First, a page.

Are some of us easier to fool than others? Undoubtedly, some of us can be fooled longer. In my experience, we are most vulnerable when we have unmet emotional needs, emotional needs that we all have but that fluctuate in intensity depending on how deprived we are or how uncertain our situation is. It has nothing to do with intelligence.

"I'm Counting on Your Kindness"

Con artists count on our basic human decency working against us. They also rely on us using one of the basic tenets of psychology; the best predictor of future behavior is past behavior. We develop certain expectations about people based on how they have been in the past. When someone we think we know does something unexpected. We look for a logical explanation.

We think, "This is not the person I know and love. Something must have happened." Because it's out of character, we look for situational explanations for that person's behavior, making it more likely we'll believe whatever line of bullshi*t they're giving us — at least for a while.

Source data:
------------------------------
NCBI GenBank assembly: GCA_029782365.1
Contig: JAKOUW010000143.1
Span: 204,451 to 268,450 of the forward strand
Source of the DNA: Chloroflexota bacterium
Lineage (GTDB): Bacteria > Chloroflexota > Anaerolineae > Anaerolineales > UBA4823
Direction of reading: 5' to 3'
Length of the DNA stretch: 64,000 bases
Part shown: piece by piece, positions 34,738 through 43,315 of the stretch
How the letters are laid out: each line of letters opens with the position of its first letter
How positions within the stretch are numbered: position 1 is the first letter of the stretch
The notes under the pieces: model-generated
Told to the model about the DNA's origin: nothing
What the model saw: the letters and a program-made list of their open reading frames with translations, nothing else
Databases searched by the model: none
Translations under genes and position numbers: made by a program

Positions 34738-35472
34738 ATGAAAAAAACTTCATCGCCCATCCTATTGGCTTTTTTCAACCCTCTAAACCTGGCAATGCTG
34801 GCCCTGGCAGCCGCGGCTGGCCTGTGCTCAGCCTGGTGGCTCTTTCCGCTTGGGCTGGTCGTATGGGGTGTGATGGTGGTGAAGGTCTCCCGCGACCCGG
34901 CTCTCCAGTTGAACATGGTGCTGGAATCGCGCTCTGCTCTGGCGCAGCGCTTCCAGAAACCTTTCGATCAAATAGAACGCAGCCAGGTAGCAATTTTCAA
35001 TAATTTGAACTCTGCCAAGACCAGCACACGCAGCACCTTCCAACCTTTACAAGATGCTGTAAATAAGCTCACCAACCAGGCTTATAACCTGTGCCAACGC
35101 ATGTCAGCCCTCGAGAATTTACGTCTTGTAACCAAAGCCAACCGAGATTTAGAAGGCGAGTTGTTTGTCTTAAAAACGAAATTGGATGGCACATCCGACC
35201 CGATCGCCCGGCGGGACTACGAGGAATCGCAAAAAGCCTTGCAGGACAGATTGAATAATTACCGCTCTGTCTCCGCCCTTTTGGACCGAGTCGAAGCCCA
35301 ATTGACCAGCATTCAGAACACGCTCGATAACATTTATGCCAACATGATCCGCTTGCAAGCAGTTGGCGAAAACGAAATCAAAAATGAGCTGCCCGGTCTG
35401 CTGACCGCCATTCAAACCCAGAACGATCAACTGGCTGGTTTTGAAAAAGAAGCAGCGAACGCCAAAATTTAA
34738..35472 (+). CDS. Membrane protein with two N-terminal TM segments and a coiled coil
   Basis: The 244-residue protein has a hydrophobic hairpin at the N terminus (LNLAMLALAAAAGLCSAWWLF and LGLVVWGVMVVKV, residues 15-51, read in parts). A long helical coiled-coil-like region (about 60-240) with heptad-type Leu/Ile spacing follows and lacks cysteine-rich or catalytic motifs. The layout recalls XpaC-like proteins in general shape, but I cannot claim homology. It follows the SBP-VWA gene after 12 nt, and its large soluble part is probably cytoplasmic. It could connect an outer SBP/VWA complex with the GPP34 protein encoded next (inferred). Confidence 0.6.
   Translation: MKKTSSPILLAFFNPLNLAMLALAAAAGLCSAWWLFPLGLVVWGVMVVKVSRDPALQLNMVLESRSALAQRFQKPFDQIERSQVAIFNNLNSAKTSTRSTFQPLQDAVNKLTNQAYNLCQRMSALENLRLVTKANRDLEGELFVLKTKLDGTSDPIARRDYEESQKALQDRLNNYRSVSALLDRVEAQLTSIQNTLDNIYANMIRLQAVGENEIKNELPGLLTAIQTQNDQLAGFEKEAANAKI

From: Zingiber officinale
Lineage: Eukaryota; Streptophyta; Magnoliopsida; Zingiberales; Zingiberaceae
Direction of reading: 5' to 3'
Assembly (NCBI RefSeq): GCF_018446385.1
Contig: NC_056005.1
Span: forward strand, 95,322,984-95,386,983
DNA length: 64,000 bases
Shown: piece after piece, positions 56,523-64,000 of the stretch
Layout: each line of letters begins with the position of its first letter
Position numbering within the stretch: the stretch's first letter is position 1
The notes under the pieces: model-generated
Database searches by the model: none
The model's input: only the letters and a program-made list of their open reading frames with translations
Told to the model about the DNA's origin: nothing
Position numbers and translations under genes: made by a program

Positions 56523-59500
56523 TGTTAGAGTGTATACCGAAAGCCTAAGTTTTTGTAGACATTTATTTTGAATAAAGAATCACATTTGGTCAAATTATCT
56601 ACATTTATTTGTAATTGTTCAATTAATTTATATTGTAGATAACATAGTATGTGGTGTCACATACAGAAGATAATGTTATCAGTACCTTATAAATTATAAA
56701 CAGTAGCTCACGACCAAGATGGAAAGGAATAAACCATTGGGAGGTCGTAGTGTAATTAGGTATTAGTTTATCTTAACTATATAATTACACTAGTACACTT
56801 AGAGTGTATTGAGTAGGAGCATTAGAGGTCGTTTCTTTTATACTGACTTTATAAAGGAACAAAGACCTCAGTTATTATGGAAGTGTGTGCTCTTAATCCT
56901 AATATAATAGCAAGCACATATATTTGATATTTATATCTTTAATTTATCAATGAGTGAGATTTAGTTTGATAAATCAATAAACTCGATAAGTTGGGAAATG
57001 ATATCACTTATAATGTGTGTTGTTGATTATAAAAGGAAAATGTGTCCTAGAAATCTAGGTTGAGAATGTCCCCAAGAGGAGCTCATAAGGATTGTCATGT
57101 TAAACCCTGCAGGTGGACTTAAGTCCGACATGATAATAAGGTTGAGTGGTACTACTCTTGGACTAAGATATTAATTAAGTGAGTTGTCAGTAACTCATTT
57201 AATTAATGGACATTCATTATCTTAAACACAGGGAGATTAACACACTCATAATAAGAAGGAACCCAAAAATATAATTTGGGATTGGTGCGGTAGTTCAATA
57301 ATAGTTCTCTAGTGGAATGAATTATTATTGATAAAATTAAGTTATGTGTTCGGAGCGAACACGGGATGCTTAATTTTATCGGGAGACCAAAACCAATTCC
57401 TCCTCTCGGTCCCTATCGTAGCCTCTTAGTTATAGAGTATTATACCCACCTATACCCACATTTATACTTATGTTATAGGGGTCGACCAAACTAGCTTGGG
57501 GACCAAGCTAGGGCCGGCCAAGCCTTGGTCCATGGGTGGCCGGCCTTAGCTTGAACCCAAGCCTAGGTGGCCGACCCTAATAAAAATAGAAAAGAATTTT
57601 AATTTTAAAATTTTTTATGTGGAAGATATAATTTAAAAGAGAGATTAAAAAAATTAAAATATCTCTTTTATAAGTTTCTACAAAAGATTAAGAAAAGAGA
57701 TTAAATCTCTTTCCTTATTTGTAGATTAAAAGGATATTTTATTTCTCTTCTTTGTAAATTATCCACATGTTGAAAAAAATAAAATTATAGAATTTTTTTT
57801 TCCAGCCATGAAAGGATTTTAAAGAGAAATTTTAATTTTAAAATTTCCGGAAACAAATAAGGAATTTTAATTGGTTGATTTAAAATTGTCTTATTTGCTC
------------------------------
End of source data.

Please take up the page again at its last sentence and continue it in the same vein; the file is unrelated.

Crazy Theories Are Sometimes True

Think of Hayut's strategy. He meets someone through Tinder or another dating app. He is charming, well-spoken, worldly. He pretends to be the son of an Israeli diamond billionaire. He goes to extraordinary lengths to keep up this persona. He shows up for dates with bodyguards and an entourage. He whisks his victims away on private planes to posh hotels.

He gradually earns their affection and admiration. And then he turns the tables. Suddenly he is the one who needs your help. He is in danger, scared, vulnerable. His competitors are threatening him. He even sends you a video of one of his security guards getting attacked.